We learn it from a young age: hard work is to be rewarded. It starts innocently enough, teaching us good work ethic and setting us up for success later in life, but somewhere along the way it morphs into a dangerous message.
We start to hear it everywhere:
We are only worthy when we are productive.
We are only loved when we are the best.
It becomes a cycle of striving, of always keeping up, of never resting. We can’t stop and we definitely can’t fail. We even have a Bible verse to back it up: “Whatever you do, work at it with all your heart, as working for the Lord, not for men” (Colossians 3:23). I mean, who wouldn’t want to give God their all?
So it becomes our addiction—this insatiable desire to do more and be better. Eventually, we find ourselves actually believing that our worth is directly tied to our level of productivity. Have you been there? I have in fact, even in the last 48 hours. I used to wonder what difference it made that I found my worth in my work. After all, I was highly productive and efficient. How could that be a bad thing? So I continued barrelling down the path of self-destruction because I cared more about crossing things off my To Do List than listening to the still, small Voice I knew was calling me to a new way of living. I kept shouting Yes! to too many things and stretched myself way too thin. I was irresponsible with my own time and with the time of others’.
Finally, after years of striving to earn love and acceptance, I reached a breaking point and learned the truth: rooting my worth in my level of productivity was killing my relationship with God and utterly dehydrating my soul.
And, suddenly, everything screeched to a halt. I left a job I was great at, but which fed my addiction to extreme perfectionism, and I found myself nannying, which has nothing to do with productivity and everything to do with simply being present. I took a break from college. I stepped down from a volunteer leadership role and stopped saying yes to new things.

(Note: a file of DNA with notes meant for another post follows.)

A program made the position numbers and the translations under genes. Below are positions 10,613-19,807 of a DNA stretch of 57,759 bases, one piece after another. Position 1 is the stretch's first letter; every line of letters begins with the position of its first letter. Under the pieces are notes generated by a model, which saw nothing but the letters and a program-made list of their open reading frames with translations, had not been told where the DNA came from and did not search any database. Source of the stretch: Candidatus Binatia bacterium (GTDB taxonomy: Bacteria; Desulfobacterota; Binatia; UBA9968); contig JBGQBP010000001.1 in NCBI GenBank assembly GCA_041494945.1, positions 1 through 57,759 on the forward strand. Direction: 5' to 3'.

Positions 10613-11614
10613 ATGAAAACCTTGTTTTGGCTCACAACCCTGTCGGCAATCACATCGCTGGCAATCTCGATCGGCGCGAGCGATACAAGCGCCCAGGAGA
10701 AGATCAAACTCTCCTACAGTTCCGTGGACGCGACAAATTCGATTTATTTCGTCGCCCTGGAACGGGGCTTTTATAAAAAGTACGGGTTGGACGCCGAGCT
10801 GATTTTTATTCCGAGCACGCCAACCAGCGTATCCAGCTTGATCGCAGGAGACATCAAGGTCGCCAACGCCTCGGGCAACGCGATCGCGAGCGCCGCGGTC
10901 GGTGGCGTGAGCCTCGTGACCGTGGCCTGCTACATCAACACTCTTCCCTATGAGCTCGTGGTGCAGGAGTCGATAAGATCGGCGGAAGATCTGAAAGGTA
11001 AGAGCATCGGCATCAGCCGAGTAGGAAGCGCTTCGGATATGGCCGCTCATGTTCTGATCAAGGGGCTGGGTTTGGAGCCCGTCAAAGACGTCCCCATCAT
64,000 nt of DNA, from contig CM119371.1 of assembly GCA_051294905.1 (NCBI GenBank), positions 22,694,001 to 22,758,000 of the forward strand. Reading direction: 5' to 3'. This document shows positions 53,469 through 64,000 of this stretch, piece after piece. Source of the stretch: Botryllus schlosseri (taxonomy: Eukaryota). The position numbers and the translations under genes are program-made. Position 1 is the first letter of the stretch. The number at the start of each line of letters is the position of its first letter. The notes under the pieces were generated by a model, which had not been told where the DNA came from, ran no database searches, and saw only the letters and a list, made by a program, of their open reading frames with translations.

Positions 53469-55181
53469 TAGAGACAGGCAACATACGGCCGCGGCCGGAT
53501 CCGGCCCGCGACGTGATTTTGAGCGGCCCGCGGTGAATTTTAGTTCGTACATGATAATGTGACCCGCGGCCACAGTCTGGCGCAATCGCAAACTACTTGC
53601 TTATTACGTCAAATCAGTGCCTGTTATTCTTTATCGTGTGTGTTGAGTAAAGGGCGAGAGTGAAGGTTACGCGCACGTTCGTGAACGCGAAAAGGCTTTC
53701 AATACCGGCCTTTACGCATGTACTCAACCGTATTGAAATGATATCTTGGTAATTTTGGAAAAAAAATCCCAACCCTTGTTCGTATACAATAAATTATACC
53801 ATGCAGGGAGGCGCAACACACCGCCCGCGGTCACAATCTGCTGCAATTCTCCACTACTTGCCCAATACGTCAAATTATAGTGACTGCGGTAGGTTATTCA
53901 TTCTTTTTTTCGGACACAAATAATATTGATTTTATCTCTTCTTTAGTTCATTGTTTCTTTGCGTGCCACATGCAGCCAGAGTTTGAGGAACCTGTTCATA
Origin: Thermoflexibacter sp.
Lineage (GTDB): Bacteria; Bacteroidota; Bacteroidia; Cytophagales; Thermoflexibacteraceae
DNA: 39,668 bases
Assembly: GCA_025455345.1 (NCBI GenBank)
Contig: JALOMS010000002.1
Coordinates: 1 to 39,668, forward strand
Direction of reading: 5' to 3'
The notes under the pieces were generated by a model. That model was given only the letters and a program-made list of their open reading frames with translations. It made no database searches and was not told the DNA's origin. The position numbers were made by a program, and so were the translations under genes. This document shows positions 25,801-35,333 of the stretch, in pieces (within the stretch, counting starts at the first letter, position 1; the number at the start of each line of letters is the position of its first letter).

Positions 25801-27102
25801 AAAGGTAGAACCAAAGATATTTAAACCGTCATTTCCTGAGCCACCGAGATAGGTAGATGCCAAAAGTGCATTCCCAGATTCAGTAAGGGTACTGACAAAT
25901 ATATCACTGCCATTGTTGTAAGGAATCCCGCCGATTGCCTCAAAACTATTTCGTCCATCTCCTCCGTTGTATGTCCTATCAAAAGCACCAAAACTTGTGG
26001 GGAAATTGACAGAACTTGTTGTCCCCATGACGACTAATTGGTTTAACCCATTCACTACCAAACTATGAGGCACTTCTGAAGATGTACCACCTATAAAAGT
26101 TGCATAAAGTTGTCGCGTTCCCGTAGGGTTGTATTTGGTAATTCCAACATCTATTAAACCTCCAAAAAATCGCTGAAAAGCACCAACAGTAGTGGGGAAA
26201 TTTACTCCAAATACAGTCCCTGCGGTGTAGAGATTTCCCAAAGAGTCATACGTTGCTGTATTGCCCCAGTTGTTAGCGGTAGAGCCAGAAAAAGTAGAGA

God grounded me, for all intents and purposes, until I learned the lesson He had been trying to teach me for years and we began in the Gospel of Luke. The story of Jesus visiting the home of Mary and Martha is short, only four verses long at the end of Luke 10, but it was this story that changed my whole idea of what God wants from me.
The Gospel writer tells us that Jesus visited a home of two women who could not be more different from one another. Martha busied herself cleaning the house, preparing the meal, doing all the things she thought were most important. (Hello, I am Martha.) Mary, on the other hand, was rapt by Jesus and his teachings, so she simply sat at his feet, listening and learning all she could from her time with him. Martha, being the (presumably) Type A woman she was, askedJesus: “Lord, don’t you care that my sister has left me to do the work by myself? Tell her to help me!” (Luke 10:40b)
Now, I’m not sure I would have spoken to Jesus that way given that he is, you know, God, but that’s between him and Martha. I have, however, felt the way she probably did at this point exasperated, frustrated, and short on time. She wanted everything to be perfect, she wanted to get it all right so that Jesus would be pleased with her (sound familiar?), yet she was missing the forest for the trees.
As it turns out, all Jesus wanted from Martha was herself. Somehow, Mary instinctively knew this. Oh, how I wish I were more inherently like Mary! And perhaps some of you are. But here I am, a true Martha, struggling to learn this hard and holy lesson from her ancient story. I still don’t have all the answers. I still find myself ignoring God to meet deadlines. I still feel my self-worth waning as I fail again. I still sometimes have to ground myself to remember what I have learned. But I have learned.
And this is what I know for sure: God wants us, you and me not our checklist of tasks completed.